Business News

Czech producer prices have grown again in December. The government is likely to ask coal mine bidders to increase offers. Czech officials put pressure on Boeing over Aero's problems. Czech Airlines open new Prague air cargo terminal. Cabinet shortlists three bidders in Unipetrol privatisation. The Czech Republic has asked the World Bank and the European Bank for Reconstruction and Development to help it upgrade the bankruptcy law.

Producer prices grow fifth month in a row

Czech producer prices have grown again in December, extending their month-on-month gains into a fifth consecutive month. The producer price index grew a little faster than expected at 0.2 percent from November to December, mainly due to a further rise in the costs of the food industry output. This resulted in a 0.9 percent year-on-year increase. December was the second month when producer prices posted a year-on-year gain after 21 months of declines.

Government likely to ask coal mine bidders to increase offers

The Czech government is likely to hold further talks with bidders in the sale of brown coal mine Severoceske Doly after original offers failed to reach expectations. Czech-Slovak investment bank J&T outbid two rivals in the tender in December when it offered around 6.8 billion crowns (or over 260 million USD) for a 55.4 percent state stake in Severoceske Doly. But, that is almost 10 percent below what the government had hoped for. Sources close to the sale said that the government's adviser on the sale sees the value of the stake in Severoceske Doly at around 7.5 billion crowns.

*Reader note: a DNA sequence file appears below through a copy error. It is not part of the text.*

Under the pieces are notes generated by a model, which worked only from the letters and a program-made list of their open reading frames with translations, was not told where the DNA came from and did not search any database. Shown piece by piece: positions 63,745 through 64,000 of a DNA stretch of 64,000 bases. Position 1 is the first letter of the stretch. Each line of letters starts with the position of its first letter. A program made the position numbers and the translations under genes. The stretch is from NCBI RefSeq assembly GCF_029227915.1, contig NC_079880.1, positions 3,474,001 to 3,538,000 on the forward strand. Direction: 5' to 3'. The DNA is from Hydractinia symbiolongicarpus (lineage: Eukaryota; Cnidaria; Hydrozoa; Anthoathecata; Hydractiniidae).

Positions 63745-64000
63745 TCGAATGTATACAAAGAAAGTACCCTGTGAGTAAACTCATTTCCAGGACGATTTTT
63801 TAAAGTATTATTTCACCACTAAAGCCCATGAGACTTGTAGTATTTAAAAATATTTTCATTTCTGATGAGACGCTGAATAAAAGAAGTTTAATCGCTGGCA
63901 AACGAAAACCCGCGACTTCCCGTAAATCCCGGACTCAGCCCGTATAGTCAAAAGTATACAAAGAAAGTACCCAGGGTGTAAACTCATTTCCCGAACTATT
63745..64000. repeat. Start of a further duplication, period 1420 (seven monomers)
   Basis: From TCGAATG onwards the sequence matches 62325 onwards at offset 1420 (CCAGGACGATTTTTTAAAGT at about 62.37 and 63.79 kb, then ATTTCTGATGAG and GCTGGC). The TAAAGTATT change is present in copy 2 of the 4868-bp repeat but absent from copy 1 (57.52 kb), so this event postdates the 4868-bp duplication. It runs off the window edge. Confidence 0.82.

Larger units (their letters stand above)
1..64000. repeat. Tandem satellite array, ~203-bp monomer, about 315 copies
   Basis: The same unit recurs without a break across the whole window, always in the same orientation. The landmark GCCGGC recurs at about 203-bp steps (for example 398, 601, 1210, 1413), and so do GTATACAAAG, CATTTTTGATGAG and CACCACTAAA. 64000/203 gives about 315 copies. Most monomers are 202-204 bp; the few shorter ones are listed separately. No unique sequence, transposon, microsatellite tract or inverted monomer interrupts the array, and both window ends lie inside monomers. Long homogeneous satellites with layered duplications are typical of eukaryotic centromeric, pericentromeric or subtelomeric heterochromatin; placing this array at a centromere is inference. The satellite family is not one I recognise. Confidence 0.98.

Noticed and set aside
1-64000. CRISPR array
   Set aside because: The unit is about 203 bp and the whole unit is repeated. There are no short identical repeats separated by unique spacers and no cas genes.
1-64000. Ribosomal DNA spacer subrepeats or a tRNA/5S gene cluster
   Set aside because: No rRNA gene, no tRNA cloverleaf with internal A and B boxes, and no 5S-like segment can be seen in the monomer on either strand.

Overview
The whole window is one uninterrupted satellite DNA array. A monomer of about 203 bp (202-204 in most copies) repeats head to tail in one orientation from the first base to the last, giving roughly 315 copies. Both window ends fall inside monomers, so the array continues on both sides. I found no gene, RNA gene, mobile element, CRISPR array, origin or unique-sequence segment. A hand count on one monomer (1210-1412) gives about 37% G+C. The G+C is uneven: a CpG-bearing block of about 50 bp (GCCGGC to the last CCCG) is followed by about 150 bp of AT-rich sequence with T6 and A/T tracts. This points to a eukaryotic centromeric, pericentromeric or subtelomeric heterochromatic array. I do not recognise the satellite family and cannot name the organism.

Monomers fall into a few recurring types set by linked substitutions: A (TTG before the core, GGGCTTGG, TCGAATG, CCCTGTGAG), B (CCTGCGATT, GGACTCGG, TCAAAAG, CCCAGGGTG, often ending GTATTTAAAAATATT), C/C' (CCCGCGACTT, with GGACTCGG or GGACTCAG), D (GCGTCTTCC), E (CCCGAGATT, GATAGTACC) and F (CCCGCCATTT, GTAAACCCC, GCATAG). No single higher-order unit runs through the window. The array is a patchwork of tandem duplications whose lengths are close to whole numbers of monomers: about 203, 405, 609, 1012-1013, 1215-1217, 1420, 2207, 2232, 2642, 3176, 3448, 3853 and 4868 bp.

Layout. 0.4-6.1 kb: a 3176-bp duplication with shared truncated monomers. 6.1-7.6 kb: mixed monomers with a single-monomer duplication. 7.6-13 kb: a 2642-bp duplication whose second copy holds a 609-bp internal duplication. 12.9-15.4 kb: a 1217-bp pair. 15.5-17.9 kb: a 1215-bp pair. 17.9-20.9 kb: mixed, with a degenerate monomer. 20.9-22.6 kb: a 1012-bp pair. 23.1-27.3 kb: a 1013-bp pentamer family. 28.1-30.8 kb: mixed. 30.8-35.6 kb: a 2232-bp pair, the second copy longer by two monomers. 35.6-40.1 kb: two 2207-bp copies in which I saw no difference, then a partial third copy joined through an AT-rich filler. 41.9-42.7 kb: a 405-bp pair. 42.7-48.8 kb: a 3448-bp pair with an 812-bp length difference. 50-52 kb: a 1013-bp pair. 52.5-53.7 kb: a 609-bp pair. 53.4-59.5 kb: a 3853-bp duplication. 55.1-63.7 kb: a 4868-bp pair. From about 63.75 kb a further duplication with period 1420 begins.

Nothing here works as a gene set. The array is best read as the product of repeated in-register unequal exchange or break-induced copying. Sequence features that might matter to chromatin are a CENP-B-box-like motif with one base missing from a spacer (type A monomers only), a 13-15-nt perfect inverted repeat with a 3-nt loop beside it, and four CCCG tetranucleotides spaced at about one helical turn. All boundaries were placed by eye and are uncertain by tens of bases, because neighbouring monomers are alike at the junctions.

Industry and Trade Minister Milan Urban told the business daily Hospodarske Noviny that none of the bidders offered a market price and the antitrust office has warned that should the government accept the existing offers it could be viewed as illegal state aid to the winners.

Czech officials put pressure on Boeing over Aero's problems

The Czech Republic has criticised the U.S. aerospace company Boeing over its role in the troubled Czech aircraft maker Aero. Boeing is a minority owner in the state-run Aero but has management control. The state holds large debt guarantees in Aero, and Czech Industry Minister Milan Urban said a long-dragging dispute over financing for indebted Aero should be resolved within weeks.